Though popular belief sets varying dates for the introduction of bagpipes to Scotland, concrete evidence is limited until approximately the 15th century. The Clan Menzies still owns a remnant of a set of bagpipes said to have been carried at the Battle of Bannockburn in 1314, though the veracity of this claim is debated. There are many ancient legends and stories about bagpipes which were passed down through minstrels and oral tradition, whose origins are now lost. However, textual evidence for Scottish bagpipes is more definite in 1396, when records of the Battle of the North Inch of Perth reference “warpipes” being carried into battle. These references may be considered evidence as to the existence of particularly Scottish bagpipes, but evidence of a form peculiar to the Highlands appears in a poem written in 1598 (and later published in The Complaynt of Scotland which refers to several types of pipe, including the Highland: “On hieland pipes, Scotte and Hybernicke / Let heir be shraichs of deadlie clarions.”
In 1746, after the forces loyal to the Hanoverian government had defeated the Jacobites in the Battle of Culloden, King George II attempted to assimilate the Highlands into Great Britain by weakening Gaelic culture and the Scottish clan system, though claims that the Act of Proscription 1746 banned the Highland bagpipes are not substantiated by the text itself nor is there any record of any prosecutions under this act for playing or owning bagpipes but it is an oft repeated myth. However the loss of the Clan Chief’s power and patronage and widespread emigration did contribute to its decline. It was soon realised that Highlanders made excellent troops and a number of regiments were raised from the Highlands over the second half of the eighteenth century. Although the early history of pipers within these regiments is not well documented, there is evidence that these regiments had pipers at an early stage and there are numerous accounts of pipers playing into battle during the 19th century, a practice which continued into World War I when it was abandoned after the early battles, due to the high casualty rate.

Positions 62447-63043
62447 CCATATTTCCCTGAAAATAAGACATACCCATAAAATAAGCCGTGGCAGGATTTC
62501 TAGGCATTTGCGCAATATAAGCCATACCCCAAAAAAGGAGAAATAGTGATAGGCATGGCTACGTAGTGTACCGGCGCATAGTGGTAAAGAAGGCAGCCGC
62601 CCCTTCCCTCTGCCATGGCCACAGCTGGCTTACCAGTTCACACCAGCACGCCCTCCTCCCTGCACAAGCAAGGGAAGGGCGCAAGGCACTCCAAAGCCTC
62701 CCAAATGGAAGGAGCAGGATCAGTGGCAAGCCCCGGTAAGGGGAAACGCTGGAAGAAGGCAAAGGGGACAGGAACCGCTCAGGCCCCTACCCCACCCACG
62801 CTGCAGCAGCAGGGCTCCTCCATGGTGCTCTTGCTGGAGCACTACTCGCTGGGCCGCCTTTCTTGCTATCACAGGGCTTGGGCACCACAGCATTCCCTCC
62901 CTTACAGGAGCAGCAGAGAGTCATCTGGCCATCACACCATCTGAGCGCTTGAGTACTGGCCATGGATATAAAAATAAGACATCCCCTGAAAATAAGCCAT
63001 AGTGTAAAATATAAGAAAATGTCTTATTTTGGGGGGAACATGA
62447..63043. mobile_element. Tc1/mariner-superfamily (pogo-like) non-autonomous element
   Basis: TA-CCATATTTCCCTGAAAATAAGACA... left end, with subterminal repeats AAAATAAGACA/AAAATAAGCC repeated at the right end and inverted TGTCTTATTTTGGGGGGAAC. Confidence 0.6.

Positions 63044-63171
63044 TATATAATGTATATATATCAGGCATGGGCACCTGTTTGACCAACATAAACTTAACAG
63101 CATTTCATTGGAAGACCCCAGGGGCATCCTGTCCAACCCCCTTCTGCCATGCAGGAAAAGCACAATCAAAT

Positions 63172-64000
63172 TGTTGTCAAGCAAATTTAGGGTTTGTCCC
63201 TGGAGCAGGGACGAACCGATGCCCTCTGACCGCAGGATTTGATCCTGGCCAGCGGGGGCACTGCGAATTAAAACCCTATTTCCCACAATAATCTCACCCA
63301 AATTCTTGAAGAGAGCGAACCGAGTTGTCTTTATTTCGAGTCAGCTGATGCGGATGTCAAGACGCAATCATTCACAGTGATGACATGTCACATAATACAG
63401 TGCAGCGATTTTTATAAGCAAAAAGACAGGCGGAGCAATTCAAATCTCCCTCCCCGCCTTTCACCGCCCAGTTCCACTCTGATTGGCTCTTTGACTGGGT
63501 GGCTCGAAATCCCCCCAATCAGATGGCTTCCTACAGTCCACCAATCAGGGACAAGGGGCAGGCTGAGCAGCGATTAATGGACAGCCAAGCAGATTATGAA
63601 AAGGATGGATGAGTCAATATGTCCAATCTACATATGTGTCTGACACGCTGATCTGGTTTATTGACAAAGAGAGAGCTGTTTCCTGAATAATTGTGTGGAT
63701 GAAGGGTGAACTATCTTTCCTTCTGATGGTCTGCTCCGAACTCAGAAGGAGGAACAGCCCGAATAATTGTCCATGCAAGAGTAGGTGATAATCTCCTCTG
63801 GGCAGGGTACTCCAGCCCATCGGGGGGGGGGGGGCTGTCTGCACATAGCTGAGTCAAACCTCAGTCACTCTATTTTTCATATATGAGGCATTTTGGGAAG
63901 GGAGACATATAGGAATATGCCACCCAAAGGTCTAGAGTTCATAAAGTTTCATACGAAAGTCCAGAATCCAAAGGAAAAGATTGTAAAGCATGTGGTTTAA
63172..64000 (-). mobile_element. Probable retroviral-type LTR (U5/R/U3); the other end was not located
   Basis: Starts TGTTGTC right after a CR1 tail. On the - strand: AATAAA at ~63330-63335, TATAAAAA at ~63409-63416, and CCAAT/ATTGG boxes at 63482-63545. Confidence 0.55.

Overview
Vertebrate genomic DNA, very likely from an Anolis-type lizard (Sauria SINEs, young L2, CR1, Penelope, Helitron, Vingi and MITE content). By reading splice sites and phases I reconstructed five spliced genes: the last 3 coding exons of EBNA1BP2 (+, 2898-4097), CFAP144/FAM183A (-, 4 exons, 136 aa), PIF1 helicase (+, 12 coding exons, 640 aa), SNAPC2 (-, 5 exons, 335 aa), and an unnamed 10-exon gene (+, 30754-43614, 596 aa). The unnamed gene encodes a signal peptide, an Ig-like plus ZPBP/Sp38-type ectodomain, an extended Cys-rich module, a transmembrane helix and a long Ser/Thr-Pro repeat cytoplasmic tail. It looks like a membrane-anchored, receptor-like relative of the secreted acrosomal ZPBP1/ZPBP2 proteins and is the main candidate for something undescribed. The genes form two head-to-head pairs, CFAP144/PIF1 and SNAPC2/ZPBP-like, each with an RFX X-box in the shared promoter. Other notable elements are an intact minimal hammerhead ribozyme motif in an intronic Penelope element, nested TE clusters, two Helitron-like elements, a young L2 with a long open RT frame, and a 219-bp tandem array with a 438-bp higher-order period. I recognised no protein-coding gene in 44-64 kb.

The custom was revived by the 51st Highland Division for their assault on the enemy lines at the start of the Second Battle of El Alamein on 23 October 1943. Each attacking company was led by a piper, playing tunes that would allow other units to recognise which Highland regiment they belonged to. Although the attack was successful, losses among the pipers were high, and they were not used in combat again during the war. A final use of the pipes in combat was in 1967 during the Aden Emergency, when 1st Battalion, The Argyll and Sutherland Highlanders were led into the rebel-held Crater district by their Pipe Major playing the regimental marches.
Today pipe bands no longer compete in battle, but in competition with one another. Competion bands are usually comprised of multiple pipers joined by snare, tenor (know for their spinning battons), and base drummers. Most bands also use a drum major for marching events such as massed bands and parades.